Valerie Karr is the author of UNICEF's "It's About Ability: Activities for Learning and Taking Action on the Convention on the Rights of Persons with Disabilities."
Alaskan Gov. Sarah Palin steps down from office on Sunday. And while the media remain obsessed with her travails, she leaves with at least one definitive achievement since she burst on the national scene last year: She provided a much-needed showcase for children with special needs.
Never before in American politics had the cause of children with disabilities received such prominence and star wattage. The loss of such a powerful advocate in public office will be felt across the disability community. The vulnerable, wherever they are, always need heroes.
According to the 2000 Census, more than 50 million people in the United States experience some form of disability, and 13.7 percent of school-aged children receive services for a disabling condition. When you add the extended networks of family, friends and caregivers, the number of people affected by childhood disability expands exponentially.
Advocacy, more so than policy, is the key to making people with disabilities full members of society. Sure, we have laws that prohibit discrimination and promote opportunity. But there is still an overwhelming insensitivity toward persons with disabilities.
And that's where Palin can continue to play a crucial role. One of the key challenges for children with disabilities is building society's acceptance of them. As a bona fide national celebrity who shares the pains and joys of millions of families who have a child with a disability, Palin can contribute uniquely to promoting the social change needed for her son, Trig, who has Down syndrome, and the millions of his peers.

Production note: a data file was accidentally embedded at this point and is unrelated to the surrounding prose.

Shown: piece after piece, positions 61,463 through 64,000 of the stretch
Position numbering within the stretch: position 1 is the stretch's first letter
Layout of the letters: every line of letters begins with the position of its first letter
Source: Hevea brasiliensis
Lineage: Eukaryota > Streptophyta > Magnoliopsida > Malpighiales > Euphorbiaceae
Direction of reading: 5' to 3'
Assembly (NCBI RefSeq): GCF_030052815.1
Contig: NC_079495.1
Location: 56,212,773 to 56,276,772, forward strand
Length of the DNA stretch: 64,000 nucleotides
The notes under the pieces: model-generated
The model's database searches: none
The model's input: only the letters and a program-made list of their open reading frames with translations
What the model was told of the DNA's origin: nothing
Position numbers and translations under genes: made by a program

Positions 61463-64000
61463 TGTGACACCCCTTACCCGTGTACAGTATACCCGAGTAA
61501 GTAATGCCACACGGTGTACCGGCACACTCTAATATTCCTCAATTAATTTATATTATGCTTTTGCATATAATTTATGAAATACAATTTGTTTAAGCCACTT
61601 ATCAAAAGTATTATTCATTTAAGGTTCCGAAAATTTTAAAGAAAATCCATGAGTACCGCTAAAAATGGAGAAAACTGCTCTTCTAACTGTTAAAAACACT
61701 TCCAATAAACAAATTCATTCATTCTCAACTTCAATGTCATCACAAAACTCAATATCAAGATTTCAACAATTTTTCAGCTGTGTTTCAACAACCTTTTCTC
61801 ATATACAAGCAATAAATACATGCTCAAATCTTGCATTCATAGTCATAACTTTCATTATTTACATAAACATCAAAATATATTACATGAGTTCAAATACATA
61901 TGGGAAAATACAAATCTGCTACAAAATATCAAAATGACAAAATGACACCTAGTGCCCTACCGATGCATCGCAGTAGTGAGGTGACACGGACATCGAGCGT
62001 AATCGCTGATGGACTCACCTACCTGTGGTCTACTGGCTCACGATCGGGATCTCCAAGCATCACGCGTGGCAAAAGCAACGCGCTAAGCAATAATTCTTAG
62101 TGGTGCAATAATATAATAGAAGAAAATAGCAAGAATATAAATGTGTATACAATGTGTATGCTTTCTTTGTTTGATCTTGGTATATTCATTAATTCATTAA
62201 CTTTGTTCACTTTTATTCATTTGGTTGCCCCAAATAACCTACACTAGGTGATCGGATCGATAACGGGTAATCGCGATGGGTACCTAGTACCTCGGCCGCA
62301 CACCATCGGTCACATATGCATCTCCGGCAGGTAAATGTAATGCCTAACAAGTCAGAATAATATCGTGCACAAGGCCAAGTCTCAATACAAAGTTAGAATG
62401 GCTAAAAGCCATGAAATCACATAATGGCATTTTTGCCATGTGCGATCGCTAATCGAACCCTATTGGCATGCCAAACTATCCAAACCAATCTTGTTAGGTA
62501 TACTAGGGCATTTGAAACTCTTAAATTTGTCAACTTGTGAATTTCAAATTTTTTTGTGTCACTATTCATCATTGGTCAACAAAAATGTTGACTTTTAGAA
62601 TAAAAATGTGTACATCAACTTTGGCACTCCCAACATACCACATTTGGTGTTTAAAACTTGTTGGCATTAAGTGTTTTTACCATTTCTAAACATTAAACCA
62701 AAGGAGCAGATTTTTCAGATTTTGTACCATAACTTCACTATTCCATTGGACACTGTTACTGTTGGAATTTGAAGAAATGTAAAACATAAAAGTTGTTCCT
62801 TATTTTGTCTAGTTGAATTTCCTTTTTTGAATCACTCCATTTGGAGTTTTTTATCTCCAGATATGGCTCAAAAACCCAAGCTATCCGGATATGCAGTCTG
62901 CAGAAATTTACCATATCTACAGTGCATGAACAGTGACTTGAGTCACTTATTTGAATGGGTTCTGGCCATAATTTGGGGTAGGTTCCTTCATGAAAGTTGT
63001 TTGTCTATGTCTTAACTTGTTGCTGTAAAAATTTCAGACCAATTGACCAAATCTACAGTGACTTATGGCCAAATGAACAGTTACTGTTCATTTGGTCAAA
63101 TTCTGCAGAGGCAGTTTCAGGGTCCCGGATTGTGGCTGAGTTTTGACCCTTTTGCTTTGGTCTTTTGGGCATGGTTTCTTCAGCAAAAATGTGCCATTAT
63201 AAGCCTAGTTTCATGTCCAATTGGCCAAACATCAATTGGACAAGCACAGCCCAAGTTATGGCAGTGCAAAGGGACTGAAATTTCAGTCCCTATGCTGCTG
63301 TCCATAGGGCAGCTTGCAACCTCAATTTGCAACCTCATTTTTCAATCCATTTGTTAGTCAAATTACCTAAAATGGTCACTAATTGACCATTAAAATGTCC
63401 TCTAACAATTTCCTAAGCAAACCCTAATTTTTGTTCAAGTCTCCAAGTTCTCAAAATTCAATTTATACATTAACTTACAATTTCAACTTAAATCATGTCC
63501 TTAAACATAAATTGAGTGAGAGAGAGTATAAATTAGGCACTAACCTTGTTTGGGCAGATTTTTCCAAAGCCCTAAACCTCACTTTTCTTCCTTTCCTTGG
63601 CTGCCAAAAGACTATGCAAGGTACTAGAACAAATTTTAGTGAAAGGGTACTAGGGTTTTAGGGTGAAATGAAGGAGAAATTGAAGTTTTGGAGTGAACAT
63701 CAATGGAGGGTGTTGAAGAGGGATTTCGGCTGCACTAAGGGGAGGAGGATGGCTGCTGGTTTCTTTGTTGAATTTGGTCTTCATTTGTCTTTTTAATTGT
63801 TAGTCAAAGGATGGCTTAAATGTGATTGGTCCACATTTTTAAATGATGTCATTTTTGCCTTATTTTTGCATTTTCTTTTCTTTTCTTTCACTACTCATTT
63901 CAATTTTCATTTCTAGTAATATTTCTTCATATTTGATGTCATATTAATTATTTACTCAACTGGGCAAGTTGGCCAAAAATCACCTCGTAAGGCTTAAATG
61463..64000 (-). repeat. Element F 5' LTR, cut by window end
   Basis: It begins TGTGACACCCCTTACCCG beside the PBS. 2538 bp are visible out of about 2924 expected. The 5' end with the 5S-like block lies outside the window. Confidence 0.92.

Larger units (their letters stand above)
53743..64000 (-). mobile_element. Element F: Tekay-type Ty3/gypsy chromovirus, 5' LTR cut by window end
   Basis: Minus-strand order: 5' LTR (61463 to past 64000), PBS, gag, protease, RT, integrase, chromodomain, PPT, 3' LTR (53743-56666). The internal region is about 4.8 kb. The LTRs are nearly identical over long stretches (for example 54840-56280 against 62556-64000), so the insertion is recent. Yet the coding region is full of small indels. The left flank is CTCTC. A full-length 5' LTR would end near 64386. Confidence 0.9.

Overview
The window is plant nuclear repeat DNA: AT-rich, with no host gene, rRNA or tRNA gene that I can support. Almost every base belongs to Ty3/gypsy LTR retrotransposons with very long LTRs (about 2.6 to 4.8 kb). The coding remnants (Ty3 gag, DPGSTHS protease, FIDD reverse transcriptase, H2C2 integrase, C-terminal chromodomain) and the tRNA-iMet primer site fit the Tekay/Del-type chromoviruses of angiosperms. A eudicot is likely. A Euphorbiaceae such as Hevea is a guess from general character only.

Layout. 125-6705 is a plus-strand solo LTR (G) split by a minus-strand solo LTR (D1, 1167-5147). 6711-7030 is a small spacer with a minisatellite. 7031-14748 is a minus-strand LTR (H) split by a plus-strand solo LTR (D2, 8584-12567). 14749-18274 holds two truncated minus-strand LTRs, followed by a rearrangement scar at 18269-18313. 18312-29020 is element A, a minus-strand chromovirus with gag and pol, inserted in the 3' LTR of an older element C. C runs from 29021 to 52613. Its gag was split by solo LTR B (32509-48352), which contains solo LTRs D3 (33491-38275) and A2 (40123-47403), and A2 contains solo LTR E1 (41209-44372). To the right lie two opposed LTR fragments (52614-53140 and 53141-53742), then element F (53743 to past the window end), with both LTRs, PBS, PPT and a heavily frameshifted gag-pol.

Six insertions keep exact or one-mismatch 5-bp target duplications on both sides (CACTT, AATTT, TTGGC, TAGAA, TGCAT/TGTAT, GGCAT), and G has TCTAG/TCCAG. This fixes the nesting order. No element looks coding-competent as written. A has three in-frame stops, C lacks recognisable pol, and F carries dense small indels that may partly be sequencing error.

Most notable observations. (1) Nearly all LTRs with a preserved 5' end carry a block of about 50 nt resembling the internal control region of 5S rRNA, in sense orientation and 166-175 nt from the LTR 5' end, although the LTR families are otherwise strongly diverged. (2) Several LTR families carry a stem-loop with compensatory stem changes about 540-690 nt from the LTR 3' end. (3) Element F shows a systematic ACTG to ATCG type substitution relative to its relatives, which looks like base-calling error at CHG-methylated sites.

While juggling the positions of mother-advocate and public official proved difficult, Palin has continued to speak out. In June, she was honored at a fundraiser for Long Island's Independent Group Home Living, and she participated in a fundraising walk for Autism Speaks.
Palin isn't the only high-profile disability advocate, of course. Today, President Barack Obama is expected to sign the United Nations Convention on the Rights of Persons with Disabilities, which passed the UN in 2006 without U.S. support.
The Convention represents an international consensus on the equal worth of children with disabilities - their acceptance and treatment varies widely around the world - and establishes a stringent national and international monitoring system.
Obama also appointed three people at the White House to handle disability issues and showed his support of liberalizing embryonic stem cell research by overturning federal funding restrictions. Many doctors and scientists believe that stem cell research could be a key to the discovery of causes, treatments and perhaps cures to certain childhood disabilities.
But changing laws is easier than changing hearts. And even with these efforts, the fact that dangerous stereotypes exist in our society - take, for example, a gaffe not so long ago by Obama himself, when he compared his bowling skills to the Special Olympics - means that people with disabilities will continue to be underestimated and shortchanged.
That's where Obama can take a page from an unlikely source. Palin has put a human face on disability and demonstrated to the country the love and commitment that families and caregivers have for their special children.
For the first time, millions of Americans not personally affected by disability realized the inherently political issues affecting those with disabilities, including the need to provide access to schools, work, research, health care and community support.
Palin will be missed - and not just by talk-show hosts starved for a figure to poke fun at. Disability is a cause with far too few national champions. As she steps down from the governorship, let's hope she steps up even more as a staunch disability advocate.